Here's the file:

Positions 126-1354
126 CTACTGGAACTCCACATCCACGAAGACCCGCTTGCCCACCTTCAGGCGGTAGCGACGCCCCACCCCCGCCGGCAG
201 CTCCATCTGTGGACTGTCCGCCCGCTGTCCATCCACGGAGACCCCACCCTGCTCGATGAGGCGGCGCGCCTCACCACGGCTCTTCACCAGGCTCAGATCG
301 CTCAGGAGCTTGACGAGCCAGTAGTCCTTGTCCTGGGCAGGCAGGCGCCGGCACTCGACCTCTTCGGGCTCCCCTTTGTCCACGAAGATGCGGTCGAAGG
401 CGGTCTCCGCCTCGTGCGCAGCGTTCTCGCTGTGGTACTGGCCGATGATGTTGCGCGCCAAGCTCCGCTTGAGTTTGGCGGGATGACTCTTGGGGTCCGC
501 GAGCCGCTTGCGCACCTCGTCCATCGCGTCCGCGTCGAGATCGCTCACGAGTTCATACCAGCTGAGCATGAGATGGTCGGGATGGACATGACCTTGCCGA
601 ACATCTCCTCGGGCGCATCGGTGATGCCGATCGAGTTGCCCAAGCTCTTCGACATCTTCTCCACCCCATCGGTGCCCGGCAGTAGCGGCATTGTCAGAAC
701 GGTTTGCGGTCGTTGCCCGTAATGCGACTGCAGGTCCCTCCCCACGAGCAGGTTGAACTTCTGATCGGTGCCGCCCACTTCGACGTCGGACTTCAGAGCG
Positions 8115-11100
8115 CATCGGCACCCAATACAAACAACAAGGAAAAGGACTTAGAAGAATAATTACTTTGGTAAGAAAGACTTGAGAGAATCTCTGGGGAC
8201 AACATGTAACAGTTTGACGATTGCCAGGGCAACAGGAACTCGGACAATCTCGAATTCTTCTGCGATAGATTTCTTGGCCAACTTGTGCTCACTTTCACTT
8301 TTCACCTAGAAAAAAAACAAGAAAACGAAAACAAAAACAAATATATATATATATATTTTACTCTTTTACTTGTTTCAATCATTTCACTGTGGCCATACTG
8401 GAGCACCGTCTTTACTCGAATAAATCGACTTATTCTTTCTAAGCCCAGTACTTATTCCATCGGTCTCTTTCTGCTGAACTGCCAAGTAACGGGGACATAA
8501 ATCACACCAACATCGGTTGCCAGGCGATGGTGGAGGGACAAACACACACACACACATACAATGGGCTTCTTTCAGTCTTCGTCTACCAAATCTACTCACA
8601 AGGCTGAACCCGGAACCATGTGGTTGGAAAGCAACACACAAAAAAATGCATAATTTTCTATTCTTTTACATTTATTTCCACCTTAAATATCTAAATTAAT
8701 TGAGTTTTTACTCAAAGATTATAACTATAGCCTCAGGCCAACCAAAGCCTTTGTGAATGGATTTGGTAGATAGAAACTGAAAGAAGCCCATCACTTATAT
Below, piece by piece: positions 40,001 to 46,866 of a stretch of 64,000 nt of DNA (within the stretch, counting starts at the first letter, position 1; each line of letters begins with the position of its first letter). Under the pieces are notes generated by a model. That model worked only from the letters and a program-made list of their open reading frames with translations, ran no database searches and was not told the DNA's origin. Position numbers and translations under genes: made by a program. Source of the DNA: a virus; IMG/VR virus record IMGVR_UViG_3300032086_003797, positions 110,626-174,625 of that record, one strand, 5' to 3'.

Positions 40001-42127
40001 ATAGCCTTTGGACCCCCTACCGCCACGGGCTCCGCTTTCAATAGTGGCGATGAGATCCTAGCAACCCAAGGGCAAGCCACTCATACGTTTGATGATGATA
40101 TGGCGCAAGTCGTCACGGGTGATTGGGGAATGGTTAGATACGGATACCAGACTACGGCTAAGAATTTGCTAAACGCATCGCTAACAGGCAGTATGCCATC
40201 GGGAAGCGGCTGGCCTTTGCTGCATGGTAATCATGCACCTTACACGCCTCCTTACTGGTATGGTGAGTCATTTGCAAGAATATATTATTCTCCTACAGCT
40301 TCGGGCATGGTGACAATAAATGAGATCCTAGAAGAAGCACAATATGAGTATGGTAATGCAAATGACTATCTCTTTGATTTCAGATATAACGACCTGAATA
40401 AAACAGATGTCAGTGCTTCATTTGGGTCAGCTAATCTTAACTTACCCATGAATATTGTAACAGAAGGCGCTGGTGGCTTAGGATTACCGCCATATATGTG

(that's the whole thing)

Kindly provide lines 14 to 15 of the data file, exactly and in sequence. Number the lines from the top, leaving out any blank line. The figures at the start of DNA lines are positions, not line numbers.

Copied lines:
8501 ATCACACCAACATCGGTTGCCAGGCGATGGTGGAGGGACAAACACACACACACACATACAATGGGCTTCTTTCAGTCTTCGTCTACCAAATCTACTCACA
8601 AGGCTGAACCCGGAACCATGTGGTTGGAAAGCAACACACAAAAAAATGCATAATTTTCTATTCTTTTACATTTATTTCCACCTTAAATATCTAAATTAAT